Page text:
At an overflow meeting of Community Board 11's Housing Committee in East Harlem on Tuesday night, the city’s department of Housing Preservation & Development’s (HPD) proposed rules changes for affordable HDFC co-ops were greeted with loud displeasure. The battle lines are drawn in what is shaping up to be one of the most contentious debates on how the city can best protect and expand affordable housing. In our May issue, we explored the challenges facing HDFC co-ops – and the city’s possible strategies for addressing them
Among the resistance at Tuesday’s CB11 meeting was the HDFC Coalition, which has been an advocate for the city’s 33,000 HDFC shareholders since 1992. The coalition is opposed to HPD’s proposed 40-year Regulatory Agreement, which includes a sales price cap, a lower income cap for buyers, asset limits for buyers, changes in tax abatements, and a requirement that HDFC co-ops hire a professional manager and an HDP-approved “monitor” to enforce the agreement.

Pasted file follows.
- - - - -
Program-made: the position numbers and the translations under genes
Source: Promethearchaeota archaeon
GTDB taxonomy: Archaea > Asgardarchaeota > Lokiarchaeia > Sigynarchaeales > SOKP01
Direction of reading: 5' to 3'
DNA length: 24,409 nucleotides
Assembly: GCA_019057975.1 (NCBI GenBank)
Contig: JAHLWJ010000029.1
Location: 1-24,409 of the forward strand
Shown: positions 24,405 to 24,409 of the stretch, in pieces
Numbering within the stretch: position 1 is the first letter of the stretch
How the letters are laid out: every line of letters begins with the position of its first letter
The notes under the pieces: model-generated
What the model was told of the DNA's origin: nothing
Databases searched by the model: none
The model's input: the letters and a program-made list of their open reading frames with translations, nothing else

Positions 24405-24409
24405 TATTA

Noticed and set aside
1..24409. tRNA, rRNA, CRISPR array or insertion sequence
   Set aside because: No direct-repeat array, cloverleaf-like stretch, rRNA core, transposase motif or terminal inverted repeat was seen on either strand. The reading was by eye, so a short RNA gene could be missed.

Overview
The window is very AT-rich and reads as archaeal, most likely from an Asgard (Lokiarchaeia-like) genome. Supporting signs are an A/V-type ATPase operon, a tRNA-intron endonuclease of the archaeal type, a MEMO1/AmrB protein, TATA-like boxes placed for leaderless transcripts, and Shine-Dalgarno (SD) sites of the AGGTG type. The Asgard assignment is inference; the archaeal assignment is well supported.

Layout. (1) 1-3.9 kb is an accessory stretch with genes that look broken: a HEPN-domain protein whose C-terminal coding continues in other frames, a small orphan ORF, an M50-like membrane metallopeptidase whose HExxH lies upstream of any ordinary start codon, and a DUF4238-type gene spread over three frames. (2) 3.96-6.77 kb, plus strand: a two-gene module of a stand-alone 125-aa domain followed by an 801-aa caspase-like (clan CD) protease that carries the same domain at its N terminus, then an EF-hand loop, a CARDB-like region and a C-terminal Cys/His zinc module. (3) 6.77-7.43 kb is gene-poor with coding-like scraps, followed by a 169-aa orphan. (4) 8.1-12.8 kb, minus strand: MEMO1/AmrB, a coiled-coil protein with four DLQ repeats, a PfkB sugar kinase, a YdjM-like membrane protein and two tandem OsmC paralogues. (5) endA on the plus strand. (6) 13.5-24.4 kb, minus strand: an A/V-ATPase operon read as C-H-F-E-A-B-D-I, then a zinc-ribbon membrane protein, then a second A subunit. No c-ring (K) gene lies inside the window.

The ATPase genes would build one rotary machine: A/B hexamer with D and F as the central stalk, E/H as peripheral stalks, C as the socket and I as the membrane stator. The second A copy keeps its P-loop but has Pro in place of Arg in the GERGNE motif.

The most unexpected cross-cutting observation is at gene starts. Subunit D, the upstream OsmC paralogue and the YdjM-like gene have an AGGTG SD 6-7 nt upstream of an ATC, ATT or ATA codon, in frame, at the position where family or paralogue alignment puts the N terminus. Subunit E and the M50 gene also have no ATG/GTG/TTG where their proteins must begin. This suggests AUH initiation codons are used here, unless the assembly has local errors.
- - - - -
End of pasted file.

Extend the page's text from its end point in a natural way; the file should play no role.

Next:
“Over-regulating HDFCs would threaten our survival and destroy our equity,” proclaimed a flyer distributed at the CB11 meeting.
The coalition’s position paper on the issue is available here. HPD’s proposed changes will get their next public airing at the meeting of Community Board 3 in the Great Hall at Cooper Union, 7 East 7th Street, on Wed., Nov. 9 at 6:30 p.m.
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